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A Complete Beginner’s Guide to Buying Property in France

Louise Villalobos

ByLouise Villalobos

Nov 4, 2023

If you are looking to buy property in France, then this article is for you. There are several factors you need to consider when purchasing a house or studio apartment in this French-speaking country. Some include the location of the property, the costs of buying it, and mortgages. Read on to learn more about France’s real estate market.

Homeownership in France

As of April 2023, the percentage of people owning houses in France was 65%, with most preferring mortgages to finance their house purchases. Low-income earners tend to buy homes in small towns and rural areas, where property prices are considerably lower than in major cities.

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Should You Rent or Buy Property in France?

If it’s your first time in France, it is advisable to consider renting before purchasing. This allows you to have enough time to explore the French real estate market and understand the property buying process. Note that it may take up to three months to complete a house purchase.

Can Foreigners Purchase Property in France?

Foreigners own about 6% of the entire property in France, with British and Belgians accounting for 45% and 20% of those purchases, respectively. That said, it is possible for foreigners to acquire property in France. However, securing a mortgage depends on various factors, such as your earnings, country of origin, and marital status.

EU and non-EU Citizens

If you are from a European Union country, you will find buying property in France to be a simple process, as there are no restrictions. However, acquiring a house as a non-EU citizen can be a bit complicated, especially when financing the purchase with a mortgage. That’s because the banks will require you to demonstrate your intent to stay in France when servicing your loan. You can do it by securing a long-term residence permit or marrying a French citizen. If you obtain a residence permit of four years or more, there is a huge chance of securing a mortgage.

The French Real Estate Market

After COVID-19, house prices in France grew by 9% while apartment prices surged 5%. The AFN (Association of French Notaries) has projected that in 2024, apartment and house prices will grow by 5% and 10%, respectively. Overall, property prices in France are considered among the highest within the EU region.

Buying Property in Paris

Property prices in Paris are relatively high. As of November 2023, the average property price in France’s capital city is €11,000 per square meter. Notably, there are more apartments available for sale than houses in Paris.

Buying Property in Nice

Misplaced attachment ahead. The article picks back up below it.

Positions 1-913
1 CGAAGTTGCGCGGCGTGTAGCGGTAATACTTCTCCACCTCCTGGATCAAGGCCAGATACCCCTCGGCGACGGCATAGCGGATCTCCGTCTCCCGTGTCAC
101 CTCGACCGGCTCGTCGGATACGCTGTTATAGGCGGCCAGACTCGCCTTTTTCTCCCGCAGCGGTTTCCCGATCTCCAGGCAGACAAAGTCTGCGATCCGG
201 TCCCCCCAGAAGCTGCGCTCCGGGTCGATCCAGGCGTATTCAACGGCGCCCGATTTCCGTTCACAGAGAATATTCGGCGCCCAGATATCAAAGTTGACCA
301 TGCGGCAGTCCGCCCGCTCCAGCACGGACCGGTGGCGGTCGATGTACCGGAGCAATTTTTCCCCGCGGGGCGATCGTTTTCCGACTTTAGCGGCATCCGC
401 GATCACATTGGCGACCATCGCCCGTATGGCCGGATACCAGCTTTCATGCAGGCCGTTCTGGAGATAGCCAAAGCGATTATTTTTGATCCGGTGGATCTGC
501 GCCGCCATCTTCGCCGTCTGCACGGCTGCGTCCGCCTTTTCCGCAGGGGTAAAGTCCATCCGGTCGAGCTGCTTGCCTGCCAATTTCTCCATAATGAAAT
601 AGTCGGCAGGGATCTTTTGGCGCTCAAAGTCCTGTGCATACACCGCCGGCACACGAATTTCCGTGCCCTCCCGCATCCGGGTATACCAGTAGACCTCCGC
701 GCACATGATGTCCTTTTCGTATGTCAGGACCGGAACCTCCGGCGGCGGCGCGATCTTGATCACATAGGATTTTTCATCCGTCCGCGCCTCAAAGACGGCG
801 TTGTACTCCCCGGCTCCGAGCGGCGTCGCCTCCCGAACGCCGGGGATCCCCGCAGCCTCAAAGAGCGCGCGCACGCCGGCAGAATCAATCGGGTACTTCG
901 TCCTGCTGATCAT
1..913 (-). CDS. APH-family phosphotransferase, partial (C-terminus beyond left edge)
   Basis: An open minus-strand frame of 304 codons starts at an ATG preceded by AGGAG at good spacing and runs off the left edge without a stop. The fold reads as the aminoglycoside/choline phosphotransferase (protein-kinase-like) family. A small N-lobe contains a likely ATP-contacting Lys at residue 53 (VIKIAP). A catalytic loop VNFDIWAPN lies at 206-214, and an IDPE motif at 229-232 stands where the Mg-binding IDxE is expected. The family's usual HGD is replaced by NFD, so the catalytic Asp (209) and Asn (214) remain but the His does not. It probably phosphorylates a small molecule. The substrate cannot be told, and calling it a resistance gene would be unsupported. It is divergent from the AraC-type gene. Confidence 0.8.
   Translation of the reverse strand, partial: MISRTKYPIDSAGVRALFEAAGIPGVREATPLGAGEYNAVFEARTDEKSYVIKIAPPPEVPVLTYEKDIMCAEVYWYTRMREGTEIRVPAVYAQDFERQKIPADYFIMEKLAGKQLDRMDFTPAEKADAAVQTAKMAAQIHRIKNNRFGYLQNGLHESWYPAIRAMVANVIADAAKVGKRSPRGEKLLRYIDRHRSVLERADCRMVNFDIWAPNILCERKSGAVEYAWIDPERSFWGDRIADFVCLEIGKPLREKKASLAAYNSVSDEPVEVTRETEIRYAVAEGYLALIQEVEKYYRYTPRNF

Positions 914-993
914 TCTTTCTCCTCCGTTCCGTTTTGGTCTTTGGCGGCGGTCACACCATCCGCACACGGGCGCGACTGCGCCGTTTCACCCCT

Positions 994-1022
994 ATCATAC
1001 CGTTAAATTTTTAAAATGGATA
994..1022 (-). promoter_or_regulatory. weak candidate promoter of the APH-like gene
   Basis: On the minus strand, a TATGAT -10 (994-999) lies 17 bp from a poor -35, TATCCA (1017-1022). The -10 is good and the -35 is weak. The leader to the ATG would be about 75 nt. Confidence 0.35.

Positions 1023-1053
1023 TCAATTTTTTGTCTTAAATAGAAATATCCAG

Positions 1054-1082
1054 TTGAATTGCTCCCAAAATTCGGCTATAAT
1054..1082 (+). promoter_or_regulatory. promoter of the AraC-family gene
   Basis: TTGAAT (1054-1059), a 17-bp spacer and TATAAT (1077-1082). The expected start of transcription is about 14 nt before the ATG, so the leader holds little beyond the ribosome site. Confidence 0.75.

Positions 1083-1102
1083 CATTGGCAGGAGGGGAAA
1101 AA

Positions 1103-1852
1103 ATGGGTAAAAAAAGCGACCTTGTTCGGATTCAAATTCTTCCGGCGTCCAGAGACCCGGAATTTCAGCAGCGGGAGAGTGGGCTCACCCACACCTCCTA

About 45% of Nice residents live in their own homes, most of which are apartments. The average apartment price is €4,500 per square meter.

Buying Property in Marseille

Marseille has a homeownership rate of 44%. 87% of the residents with their own homes live in apartments, while 13% in houses. It will cost you roughly €380,000 to buy a house in Marseille, while the average apartment price is €9,000 per square meter.

Buying Property in Bordeaux

Improved transport infrastructure in Bordeaux has caused property prices in Bordeaux to skyrocket. Expect an average price of €5,500 per square meter for an apartment and €4,400 per square meter for a house. In terms of homeownership rate, 35% of Bordeaux residents live in their own houses.

Buying Property in Lyon

Apartments in Lyon go for roughly €5,000 per square meter, while the average house price is €430,000. The city’s homeownership rate is 34%, with many residents opting for apartments rather than houses.

Process of Purchasing Property in France

As a foreigner, it is important you find a real estate agent to take you through the property-buying process in France. They will help identify your ideal house or apartment and negotiate with the property owner on your behalf. Once the agreement is reached, hire a lawyer to help you interpret the purchase contract before signing it. This professional will also send the contract to a deed office so that a new title deed can be processed.

When signing the contract, you will be required to make a deposit, usually 15%-20% of the property value. After the deed office generates a new title deed, you are expected to complete your payment to receive the keys to your new home. And that’s how you become a homeowner in France.

Louise Villalobos

Louise Villalobos

Louise Villalobos is an adept writer, renowned for her compelling articles that illuminate and engage. Her prowess in breaking down intricate subjects provides readers with clarity and nuance. With a vast and varied portfolio, Louise has solidified her standing as a distinguished voice in contemporary journalism.